Noses know to tread v-e-r-y carefully with this most bracing, potent note – which can all-too-easily conjure up mothballs, or cough medicine, or Vick’s chest rub. As an ingredient, camphor can be extracted from the camphor tree (an evergreen which flourishes in Asia), but it’s also present in rosemary and eucalyptus: they have that same ‘lung-opening’, nostril-opening effect. Camphor – which comes in the form of a white, crystal-like powder – is actually quite popular in Arabic perfumery: it’s present in a quarter of the legendary formulations from a renowned perfumer known as ‘al-Kindi’, as well as being is in widespread therapeutic use: for embalming, as a medicine (see aforementioned chest rub etc.), and in pomanders to protect against infection. In India, meanwhile, camphor lends its pungency to cooking. In an expert perfumer’s hands, though, that potency works to emphasise and amplify other ingredients, like patchouli, or to cut through what can be the overwhelming sweetness of tuberose and other white flowers.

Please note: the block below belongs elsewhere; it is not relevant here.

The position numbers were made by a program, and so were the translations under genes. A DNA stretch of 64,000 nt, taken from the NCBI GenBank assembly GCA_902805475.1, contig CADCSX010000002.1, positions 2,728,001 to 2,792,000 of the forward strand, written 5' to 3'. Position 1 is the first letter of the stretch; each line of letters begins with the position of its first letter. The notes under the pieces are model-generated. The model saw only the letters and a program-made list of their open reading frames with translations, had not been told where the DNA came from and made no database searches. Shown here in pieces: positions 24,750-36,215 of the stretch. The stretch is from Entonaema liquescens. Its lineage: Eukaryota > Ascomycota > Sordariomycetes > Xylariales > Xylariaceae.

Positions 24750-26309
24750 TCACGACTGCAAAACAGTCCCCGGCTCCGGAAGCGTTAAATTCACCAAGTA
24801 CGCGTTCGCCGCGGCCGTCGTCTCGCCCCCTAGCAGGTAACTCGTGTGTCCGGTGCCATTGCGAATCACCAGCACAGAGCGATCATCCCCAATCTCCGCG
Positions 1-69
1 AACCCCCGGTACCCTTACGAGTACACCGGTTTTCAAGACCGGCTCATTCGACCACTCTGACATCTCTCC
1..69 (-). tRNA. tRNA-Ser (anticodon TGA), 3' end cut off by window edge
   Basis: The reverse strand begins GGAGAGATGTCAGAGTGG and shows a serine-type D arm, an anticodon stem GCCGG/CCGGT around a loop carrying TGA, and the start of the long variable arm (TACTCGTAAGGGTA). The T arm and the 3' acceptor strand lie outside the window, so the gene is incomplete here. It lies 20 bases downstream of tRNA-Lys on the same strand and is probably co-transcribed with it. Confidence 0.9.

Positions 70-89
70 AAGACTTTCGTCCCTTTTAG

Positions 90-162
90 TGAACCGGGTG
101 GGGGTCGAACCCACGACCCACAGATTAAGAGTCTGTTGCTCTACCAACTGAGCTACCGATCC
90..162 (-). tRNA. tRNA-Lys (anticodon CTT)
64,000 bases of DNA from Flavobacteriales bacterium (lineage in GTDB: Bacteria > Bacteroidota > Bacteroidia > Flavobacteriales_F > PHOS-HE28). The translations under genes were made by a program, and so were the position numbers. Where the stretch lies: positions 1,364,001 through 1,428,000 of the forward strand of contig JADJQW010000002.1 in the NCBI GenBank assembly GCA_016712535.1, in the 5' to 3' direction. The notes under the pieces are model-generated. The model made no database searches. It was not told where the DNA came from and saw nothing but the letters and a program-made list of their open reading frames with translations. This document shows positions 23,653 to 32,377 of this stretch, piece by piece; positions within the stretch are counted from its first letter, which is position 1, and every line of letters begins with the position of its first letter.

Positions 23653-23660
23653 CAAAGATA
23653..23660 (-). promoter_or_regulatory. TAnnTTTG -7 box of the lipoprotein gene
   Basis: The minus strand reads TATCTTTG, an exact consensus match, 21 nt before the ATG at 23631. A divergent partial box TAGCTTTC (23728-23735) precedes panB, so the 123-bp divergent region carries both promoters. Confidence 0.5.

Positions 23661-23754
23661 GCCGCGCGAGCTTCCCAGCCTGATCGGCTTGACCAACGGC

Smell camphor in:
Frederic Malle Carnal Flower